Re: [AMBER-Developers] gcc 4.1.2

From: Scott Brozell <>
Date: Wed, 11 Mar 2015 02:51:36 -0400


I occasionally build with gnu 4.1.2 on an old cluster.
The main reason to continue support is that 4.1.2 is the default
on old red hat platforms, but we shouldn't put much effort into
that support. I second Dan's call to deprecate 4.1.2 rather than make
it obsolete (i volunteer to out procrastinate Dan ;-).

Much of the build did work recently; the last time i built with it on
Mon Mar 2 23:17:59 EST 2015
# Amber configuration file, created with: ./configure -nofftw3 gnu
i fixed at least 1 compilation failure; the main issues left were, eg,
 In file prmtop_type.F90:40
      character, allocatable, dimension(:) :: atom_name
Error: Attribute at (1) is not allowed in a TYPE definition

as well as some python related issues that i did not investigate
but felt might be due to the 2.4 python version on this old cluster
or due to an unpristine repo:

IOError: [Errno 2] No such file or directory: 'chemistry/amber/'

byte-compiling /nfs/10/srb/amber/amber/lib/python2.4/site-packages/pymsmtmol/ to readpdb.pyc
SyntaxError: ('future feature absolute_import is not defined',)


On Tue, Mar 10, 2015 at 09:09:55PM -0600, Daniel Roe wrote:
> I have no problem with dropping support. However, maybe for this
> release (or future releases) we add a flag that just disables the
> build of the affected components, so that systems still rocking the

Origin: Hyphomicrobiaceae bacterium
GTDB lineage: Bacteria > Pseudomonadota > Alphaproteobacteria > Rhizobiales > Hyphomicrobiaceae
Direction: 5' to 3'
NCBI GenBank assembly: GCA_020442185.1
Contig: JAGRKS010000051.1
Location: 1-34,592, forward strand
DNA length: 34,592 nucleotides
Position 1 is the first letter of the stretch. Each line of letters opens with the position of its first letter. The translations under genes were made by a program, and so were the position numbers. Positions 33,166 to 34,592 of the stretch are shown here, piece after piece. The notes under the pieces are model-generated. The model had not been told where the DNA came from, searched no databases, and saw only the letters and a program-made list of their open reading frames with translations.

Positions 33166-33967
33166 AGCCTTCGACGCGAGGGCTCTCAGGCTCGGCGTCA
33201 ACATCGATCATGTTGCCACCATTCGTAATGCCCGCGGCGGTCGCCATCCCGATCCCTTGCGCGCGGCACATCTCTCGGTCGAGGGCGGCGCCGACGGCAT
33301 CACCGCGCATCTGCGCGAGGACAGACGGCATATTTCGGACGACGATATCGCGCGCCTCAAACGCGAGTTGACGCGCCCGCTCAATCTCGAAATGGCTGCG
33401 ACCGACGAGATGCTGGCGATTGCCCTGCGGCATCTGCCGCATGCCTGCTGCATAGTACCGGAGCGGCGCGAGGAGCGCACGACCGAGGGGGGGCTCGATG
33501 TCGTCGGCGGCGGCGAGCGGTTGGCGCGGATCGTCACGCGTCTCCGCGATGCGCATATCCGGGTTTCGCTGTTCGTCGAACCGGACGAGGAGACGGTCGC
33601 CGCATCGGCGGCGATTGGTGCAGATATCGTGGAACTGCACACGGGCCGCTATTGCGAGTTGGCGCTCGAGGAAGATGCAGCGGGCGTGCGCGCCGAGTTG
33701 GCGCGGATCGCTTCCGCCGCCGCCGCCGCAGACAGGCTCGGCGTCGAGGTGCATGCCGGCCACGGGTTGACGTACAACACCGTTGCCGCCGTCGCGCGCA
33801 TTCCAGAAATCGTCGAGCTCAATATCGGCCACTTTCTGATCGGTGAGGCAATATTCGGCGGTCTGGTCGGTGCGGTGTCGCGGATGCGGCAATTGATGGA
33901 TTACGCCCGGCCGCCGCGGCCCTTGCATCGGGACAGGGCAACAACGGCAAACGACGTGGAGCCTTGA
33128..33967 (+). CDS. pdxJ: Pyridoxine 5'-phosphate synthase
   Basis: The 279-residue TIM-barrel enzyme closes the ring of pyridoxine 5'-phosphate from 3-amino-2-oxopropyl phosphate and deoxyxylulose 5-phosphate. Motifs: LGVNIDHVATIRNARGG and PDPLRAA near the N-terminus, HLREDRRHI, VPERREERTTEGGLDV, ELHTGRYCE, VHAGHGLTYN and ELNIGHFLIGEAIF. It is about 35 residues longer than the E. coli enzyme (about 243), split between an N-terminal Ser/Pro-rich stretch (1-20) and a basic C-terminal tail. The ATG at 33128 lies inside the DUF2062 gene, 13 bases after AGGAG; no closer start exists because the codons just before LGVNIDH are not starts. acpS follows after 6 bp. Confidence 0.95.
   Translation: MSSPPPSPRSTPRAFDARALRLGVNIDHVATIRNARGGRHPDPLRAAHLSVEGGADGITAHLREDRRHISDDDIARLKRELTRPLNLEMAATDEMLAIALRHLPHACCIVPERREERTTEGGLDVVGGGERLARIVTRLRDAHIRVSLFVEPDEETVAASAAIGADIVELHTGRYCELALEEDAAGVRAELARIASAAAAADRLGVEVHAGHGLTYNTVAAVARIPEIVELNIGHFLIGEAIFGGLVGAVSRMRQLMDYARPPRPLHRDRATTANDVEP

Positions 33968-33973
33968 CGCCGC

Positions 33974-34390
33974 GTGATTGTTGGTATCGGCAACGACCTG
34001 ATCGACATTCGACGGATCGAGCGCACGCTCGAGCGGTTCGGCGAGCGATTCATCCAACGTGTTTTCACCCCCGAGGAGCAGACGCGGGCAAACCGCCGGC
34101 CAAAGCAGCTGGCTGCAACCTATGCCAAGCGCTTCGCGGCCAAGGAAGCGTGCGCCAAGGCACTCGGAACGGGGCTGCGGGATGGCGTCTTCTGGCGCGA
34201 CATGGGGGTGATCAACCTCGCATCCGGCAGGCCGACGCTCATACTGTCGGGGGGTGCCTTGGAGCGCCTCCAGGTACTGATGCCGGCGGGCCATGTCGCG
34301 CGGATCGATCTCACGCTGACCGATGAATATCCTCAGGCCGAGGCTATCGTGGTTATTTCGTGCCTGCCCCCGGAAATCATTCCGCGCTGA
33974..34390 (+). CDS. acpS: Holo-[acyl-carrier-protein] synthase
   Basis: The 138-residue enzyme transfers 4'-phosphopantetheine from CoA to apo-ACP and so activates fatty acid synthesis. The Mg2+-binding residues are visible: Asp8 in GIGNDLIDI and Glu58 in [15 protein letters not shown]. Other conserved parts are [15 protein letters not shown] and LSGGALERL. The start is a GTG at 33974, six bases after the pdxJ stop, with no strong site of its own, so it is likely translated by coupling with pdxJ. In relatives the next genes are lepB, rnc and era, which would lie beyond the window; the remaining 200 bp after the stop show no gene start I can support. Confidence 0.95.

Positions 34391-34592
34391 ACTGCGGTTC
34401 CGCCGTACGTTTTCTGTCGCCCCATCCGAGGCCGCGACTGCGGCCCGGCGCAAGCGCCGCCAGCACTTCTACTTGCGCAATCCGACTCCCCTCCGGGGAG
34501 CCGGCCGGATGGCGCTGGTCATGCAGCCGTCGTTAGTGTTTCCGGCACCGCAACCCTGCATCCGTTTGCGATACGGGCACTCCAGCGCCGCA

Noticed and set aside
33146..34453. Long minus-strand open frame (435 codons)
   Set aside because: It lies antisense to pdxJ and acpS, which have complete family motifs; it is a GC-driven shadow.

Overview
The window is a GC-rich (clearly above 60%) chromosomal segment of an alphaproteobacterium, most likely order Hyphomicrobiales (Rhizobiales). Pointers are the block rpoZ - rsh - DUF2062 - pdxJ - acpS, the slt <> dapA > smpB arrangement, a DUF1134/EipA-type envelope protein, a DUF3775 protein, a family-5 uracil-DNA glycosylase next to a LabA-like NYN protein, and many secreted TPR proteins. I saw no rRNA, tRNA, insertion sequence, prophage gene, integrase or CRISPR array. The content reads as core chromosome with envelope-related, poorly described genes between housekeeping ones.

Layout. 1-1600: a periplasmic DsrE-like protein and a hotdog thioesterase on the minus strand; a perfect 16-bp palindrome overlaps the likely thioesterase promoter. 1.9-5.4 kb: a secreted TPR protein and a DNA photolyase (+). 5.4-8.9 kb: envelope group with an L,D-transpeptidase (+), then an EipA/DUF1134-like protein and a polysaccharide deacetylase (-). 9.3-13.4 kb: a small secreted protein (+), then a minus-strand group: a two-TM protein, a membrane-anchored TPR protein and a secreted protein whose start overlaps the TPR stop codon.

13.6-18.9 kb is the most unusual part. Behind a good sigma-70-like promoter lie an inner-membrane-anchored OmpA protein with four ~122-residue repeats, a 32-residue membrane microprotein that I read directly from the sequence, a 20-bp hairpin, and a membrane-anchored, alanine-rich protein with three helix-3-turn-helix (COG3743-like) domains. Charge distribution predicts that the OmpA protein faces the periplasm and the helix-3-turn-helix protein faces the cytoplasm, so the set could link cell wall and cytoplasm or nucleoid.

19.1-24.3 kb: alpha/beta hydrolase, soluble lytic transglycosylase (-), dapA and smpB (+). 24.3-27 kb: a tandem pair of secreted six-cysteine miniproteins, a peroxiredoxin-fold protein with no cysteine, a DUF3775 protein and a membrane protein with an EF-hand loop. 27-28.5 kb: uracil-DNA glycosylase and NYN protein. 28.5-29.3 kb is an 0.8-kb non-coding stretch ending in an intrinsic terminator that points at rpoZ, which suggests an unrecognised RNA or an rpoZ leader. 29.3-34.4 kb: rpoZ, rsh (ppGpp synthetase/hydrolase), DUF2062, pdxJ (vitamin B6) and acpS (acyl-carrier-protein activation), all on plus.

> old school compilers have a relatively simple option for getting the
> majority of Amber working. I will volunteer to implement this if it
> ends up being the consensus. If we just want to drop 4.1.2 support
> entirely I have no strong objections.
> On Tue, Mar 10, 2015 at 8:53 PM, Jason Swails <> wrote:
> >
> > Due to my recent work/attempts to get Amber working with GCC 4.1.2 again, I wanted to raise the question of whether or not we should drop support for this particular compiler altogether. I???m personally in favor of dropping support for the following reasons:
> >
> > - It is a limiting compiler; 3D-RISM, mdgx, part of the sander API, and the PBSA FFT solver do not work because fftw-3 uses features not supported by that version of GCC.
> > - GCC 4.1.2 was released over 8 years ago, and only RHEL 5 (superseded by RHEL 6/7, released in 2007, and nearing end-of-life) is still in use (?) and ships with this version of GCC; even it has GCC 4.4 in its yum repositories.
> > - No developers use GCC 4.1.2 regularly (or they would have found the build failing for the past 5 months)
> > - Maintaining GCC 4.1.2 compatibility will only get harder, and the hacks thrown in to cut out the pieces that don???t work with it make the code more complex
> >
> > In my opinion, the biggest strike against supporting GCC 4.1.2 is that since no developer uses it, features and code that break compatibility likely won???t be found until months after the code was introduced, and nobody really knows which features are supported and which ones aren???t.
> >
> > At some point compatibility will simply have to be dropped. Should it be now, when the code will be a bit easier to simplify? Or do we wait until the workarounds become too hard? (And perhaps most importantly -- does anybody still rely on this for their work?)
> >
> > Thoughts?

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Received on Wed Mar 11 2015 - 00:00:02 PDT
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